Any device that is designed or intended to reduce the noise of a firearm is itself considered a (restricted) firearm as are any part or parts of such a device – all because some politicians believed what they read in Mickey Spillane novels or watched too much James Bond and couldn’t figure out what legitimate purpose a silencer could have.

Once the ignorant politicians passed their ill-conceived law, the bureaucrats got busy refining definitions and expanding their own authority. Today, as plastic suppressors with felt baffles are gaining popularity with air-gun shooters, the ATF has decreed that these devices could be attached to firearms and are therefore silencers – even though live ammo would quickly destroy them.

A Massachusetts man named Michael Crooker learned about this the hard way when he was arrested in 2004 and convicted in 2006 of unlawful possession of a silencer and related charges. He built the silencer for an air rifle and shipped the rifle and muffler to a buyer in Ohio, but the shipment was intercepted by authorities. Crooker was sentenced to 22 years in prison.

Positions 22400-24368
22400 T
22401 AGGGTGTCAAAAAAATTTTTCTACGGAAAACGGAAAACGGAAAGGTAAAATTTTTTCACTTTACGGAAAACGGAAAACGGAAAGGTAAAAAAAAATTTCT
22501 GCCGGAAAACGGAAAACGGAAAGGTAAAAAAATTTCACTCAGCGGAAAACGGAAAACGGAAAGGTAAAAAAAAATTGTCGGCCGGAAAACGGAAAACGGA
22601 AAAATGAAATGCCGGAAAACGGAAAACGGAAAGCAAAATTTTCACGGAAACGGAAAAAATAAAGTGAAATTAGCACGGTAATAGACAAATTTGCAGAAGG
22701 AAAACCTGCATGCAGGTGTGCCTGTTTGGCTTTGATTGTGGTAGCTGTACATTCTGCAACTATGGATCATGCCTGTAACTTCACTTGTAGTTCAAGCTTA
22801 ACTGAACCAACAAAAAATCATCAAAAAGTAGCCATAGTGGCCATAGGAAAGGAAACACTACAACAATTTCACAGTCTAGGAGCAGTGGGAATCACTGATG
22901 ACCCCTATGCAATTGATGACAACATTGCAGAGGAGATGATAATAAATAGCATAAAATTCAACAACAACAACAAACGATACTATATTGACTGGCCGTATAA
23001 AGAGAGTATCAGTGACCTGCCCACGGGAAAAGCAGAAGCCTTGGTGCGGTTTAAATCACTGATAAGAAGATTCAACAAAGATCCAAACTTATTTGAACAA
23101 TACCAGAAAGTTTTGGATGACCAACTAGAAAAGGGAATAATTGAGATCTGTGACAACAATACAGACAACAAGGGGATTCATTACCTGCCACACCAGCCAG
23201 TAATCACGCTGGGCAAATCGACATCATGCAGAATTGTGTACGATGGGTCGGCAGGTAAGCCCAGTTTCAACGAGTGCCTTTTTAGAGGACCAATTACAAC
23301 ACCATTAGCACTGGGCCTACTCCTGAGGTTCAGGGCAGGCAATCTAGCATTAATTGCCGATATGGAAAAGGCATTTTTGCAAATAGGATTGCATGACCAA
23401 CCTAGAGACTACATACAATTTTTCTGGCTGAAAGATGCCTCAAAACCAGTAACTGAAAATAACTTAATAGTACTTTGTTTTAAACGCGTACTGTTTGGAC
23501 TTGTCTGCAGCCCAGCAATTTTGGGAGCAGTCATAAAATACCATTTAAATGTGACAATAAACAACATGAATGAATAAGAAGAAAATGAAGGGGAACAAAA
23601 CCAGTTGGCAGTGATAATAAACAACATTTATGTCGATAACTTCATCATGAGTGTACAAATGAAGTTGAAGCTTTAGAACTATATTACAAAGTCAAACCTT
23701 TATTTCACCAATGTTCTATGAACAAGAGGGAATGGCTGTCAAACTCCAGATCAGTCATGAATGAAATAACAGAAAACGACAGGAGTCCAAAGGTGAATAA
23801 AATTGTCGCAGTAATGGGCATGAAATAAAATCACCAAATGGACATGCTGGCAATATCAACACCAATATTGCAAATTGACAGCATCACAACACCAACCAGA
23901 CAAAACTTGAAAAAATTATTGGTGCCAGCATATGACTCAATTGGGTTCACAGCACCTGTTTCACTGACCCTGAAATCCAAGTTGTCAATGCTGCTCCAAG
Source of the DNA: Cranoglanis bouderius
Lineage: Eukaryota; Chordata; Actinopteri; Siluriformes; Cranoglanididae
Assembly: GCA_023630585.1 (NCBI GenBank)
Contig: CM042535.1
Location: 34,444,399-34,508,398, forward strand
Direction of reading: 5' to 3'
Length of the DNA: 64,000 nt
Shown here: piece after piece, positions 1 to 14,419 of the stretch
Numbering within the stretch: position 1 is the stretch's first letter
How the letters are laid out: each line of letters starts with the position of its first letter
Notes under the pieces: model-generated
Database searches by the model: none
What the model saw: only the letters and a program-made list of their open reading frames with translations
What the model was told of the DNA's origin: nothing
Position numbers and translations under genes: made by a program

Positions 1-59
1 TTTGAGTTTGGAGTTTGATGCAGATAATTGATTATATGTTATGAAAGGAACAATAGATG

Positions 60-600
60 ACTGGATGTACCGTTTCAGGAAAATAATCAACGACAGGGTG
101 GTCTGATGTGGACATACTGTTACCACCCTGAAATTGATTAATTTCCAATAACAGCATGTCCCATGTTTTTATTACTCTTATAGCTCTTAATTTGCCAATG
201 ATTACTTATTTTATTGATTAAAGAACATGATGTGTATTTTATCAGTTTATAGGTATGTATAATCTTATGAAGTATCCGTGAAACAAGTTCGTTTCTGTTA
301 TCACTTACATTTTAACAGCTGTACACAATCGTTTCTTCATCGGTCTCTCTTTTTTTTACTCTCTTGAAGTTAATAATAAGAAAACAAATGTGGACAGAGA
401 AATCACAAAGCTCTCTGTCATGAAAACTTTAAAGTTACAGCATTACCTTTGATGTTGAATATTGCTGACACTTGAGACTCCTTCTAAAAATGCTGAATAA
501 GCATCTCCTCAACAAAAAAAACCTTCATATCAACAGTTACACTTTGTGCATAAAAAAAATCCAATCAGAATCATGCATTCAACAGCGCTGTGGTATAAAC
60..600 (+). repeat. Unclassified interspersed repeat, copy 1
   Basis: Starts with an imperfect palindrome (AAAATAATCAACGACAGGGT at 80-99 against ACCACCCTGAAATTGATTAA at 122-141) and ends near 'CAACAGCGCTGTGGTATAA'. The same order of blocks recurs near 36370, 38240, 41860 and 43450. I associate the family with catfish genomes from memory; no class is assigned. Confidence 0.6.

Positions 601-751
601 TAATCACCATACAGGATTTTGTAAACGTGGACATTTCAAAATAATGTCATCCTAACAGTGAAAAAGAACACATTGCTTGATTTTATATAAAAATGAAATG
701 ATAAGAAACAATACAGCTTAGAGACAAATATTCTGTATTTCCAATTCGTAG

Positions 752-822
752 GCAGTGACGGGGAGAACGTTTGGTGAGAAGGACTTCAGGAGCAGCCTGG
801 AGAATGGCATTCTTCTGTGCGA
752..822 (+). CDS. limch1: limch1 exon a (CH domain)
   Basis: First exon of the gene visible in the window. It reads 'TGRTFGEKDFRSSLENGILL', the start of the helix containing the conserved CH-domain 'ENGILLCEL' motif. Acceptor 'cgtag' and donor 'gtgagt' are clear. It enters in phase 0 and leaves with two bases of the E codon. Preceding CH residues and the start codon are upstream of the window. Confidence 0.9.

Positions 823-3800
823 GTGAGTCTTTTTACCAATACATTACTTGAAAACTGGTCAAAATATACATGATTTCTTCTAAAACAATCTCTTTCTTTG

Last year, after 6 years behind bars, Crooker won his appeal of the decision, but he was not immediately released because a new charge had been brought against him – possession of ingredients to make weapons of mass destruction. It seems that when authorities searched Crooker’s home during the 2004 silencer investigation they found some castor beans and rosary peas, common legumes from which the poisons ricin and abrin can be derived. Can there be any doubt that something is terribly wrong with our “justice” system?

Back to silencers: Hearing damage is the most common long-term injury to our soldiers, and it is a much too common disability among shooters and hunters. Firing in indoor ranges and facilities with sound baffles designed to contain the noise so as not to disturb the neighbors exposes shooters to even higher noise levels. Wearing traditional hearing protection such as plugs and muffs makes it difficult to hear other things such as game (or enemies) in the field or important range commands. Suppressors can help dramatically in all of these areas and also reduce the concerns of rural residents who are disturbed by the noise of their neighbors taking target practice on a Saturday afternoon.

Suppressors also make teaching gun handling and range safety much easier and safer since the students don’t have to have their ears plugged and can hear what the instructor is saying.

Of all of the stupid gun laws on the books, laws restricting silencers are among the stupidest. The cliché says, “Silence is golden,” but in the U.S. today silence is a felony. That’s just nonsense.